For many companies customer service can look like trading floor of the 60s.
A limited number of customer service reps trying to address concerns of thousands of customers, each of whom wants to slide their concern into the queue before thousands of others already in queue. The result? “Your call is valuable to us; we are working to resolve your concern as soon as possible. The current wait time is around eight minutes.”
And there goes the music again. By the time the agent makes it to the customer, she’s been waiting a solid eight minutes, with her phone glued to her ears while listening to that darned music loop. Even with a stellar track record, a business like that would frustrate some even acoustically to say the least – and that customer was frustrated with, perhaps a little more, when she rang company’s support team in the first place.
To save the day, the best one can do is to get to the customer instantly. That, however, would send most businesses grasping at its severely thinning profit margins. Asking them to email or revisit support pages is no less than assuming that they haven’t tried the obvious. I wouldn’t want to do that; the caller has probably, just read them more intently than the person who wrote it in the first place. Leave a voicemail? No, thanks.
But hey - what about, “Leave a voicemail and we will try to resolve your issue within the next five minutes”? I’d hop on that bandwagon right on to test.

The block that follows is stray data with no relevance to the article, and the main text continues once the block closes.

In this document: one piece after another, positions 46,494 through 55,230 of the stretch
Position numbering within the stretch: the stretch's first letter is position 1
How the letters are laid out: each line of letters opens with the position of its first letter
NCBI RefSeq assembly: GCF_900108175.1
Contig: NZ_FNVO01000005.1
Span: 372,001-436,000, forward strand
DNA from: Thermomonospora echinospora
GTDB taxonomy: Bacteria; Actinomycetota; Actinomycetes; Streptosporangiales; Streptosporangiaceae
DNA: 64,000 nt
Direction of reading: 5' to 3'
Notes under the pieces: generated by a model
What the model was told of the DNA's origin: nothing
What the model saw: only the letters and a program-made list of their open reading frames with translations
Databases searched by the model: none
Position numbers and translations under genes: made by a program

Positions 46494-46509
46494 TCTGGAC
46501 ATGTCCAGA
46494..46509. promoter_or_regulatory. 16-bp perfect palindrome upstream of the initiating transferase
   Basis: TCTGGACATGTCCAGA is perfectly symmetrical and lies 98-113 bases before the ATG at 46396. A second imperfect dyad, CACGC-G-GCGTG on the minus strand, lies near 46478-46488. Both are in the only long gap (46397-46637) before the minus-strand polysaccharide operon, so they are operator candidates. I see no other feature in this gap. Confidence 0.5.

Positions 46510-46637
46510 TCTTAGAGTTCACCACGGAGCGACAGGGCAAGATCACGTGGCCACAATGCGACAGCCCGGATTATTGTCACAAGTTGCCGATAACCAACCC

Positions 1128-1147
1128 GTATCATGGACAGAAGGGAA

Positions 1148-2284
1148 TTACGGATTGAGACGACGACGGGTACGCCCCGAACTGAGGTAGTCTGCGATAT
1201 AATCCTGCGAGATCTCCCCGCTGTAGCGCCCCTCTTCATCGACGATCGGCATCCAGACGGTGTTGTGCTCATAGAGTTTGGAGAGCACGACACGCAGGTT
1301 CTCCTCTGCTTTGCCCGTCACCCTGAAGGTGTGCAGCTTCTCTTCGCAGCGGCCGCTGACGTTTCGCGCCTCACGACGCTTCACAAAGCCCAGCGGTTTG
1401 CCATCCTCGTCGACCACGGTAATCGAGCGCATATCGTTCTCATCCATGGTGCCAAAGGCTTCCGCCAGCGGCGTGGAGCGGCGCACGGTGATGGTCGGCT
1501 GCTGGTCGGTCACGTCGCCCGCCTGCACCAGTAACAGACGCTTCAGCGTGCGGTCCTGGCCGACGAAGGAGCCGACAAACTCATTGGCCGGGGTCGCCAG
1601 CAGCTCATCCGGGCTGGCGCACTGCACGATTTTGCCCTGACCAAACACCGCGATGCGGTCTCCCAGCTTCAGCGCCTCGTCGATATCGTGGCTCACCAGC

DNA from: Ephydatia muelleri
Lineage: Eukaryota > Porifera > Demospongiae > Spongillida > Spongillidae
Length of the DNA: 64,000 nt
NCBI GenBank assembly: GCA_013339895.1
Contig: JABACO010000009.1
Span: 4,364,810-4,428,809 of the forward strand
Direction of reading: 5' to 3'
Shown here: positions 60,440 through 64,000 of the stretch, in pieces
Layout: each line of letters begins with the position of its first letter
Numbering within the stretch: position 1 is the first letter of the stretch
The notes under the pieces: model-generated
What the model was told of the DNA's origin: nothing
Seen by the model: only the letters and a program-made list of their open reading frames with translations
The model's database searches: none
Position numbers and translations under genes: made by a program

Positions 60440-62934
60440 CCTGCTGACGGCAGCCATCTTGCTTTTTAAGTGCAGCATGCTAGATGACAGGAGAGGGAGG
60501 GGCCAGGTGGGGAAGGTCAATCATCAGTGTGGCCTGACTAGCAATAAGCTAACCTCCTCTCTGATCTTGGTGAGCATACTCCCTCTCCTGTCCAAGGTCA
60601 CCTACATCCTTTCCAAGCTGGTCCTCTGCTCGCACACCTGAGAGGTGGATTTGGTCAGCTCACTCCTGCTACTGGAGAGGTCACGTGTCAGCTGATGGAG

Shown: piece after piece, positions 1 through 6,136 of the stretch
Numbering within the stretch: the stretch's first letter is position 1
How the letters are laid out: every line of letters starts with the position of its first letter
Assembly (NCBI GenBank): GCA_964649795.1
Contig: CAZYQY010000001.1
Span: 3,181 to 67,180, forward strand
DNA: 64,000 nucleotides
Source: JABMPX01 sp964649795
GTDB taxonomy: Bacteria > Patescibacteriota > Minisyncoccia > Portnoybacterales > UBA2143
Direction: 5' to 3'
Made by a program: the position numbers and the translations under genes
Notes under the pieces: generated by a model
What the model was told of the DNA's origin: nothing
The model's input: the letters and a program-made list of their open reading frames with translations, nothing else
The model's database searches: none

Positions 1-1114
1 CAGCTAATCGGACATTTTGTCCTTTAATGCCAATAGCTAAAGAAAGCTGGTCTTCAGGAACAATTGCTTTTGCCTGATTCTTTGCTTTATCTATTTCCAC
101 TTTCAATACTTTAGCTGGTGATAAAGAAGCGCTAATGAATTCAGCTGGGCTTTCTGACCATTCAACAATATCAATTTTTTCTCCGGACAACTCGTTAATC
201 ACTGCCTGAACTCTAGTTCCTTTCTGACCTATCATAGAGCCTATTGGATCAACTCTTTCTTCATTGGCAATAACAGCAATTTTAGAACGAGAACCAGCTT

When someone calls looking for a personalised service experience, waiting for five minutes doesn’t make that very personal. An AI engine that can weed out prank calls, somehow make sense of the customer messages, find a resolution or at least get someone to call back could just be the final answer to the long wait times.
Sainapse instantly comprehends the real meaning in a voice mail and remediates instantly. Should the question be complex with no instant remedy Sainapse routes the call appropriately (having understood what’s it about and how complex it is) to an agent with recommendations that she could use to work on it.
Customers get their voice, and their service, while business can manage the costs.
Now that’s what I call a win-win. “Over.”